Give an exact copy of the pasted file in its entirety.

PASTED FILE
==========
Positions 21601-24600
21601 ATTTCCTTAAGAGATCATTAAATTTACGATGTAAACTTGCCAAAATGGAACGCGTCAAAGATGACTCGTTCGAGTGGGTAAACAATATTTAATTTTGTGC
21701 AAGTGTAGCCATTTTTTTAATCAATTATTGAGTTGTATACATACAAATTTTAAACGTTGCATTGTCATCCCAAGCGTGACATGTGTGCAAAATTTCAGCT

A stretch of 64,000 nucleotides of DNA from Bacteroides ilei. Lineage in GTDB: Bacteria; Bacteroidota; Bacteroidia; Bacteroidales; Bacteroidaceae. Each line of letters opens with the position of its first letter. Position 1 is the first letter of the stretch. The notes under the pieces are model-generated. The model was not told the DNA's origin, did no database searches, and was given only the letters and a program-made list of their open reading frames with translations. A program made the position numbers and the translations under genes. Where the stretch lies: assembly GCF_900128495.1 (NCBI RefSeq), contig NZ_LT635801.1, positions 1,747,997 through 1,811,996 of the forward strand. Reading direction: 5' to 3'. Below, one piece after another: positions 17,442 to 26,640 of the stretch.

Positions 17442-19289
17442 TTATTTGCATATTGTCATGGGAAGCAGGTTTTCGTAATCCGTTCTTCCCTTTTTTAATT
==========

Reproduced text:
Positions 21601-24600
21601 ATTTCCTTAAGAGATCATTAAATTTACGATGTAAACTTGCCAAAATGGAACGCGTCAAAGATGACTCGTTCGAGTGGGTAAACAATATTTAATTTTGTGC
21701 AAGTGTAGCCATTTTTTTAATCAATTATTGAGTTGTATACATACAAATTTTAAACGTTGCATTGTCATCCCAAGCGTGACATGTGTGCAAAATTTCAGCT

A stretch of 64,000 nucleotides of DNA from Bacteroides ilei. Lineage in GTDB: Bacteria; Bacteroidota; Bacteroidia; Bacteroidales; Bacteroidaceae. Each line of letters opens with the position of its first letter. Position 1 is the first letter of the stretch. The notes under the pieces are model-generated. The model was not told the DNA's origin, did no database searches, and was given only the letters and a program-made list of their open reading frames with translations. A program made the position numbers and the translations under genes. Where the stretch lies: assembly GCF_900128495.1 (NCBI RefSeq), contig NZ_LT635801.1, positions 1,747,997 through 1,811,996 of the forward strand. Reading direction: 5' to 3'. Below, one piece after another: positions 17,442 to 26,640 of the stretch.

Positions 17442-19289
17442 TTATTTGCATATTGTCATGGGAAGCAGGTTTTCGTAATCCGTTCTTCCCTTTTTTAATT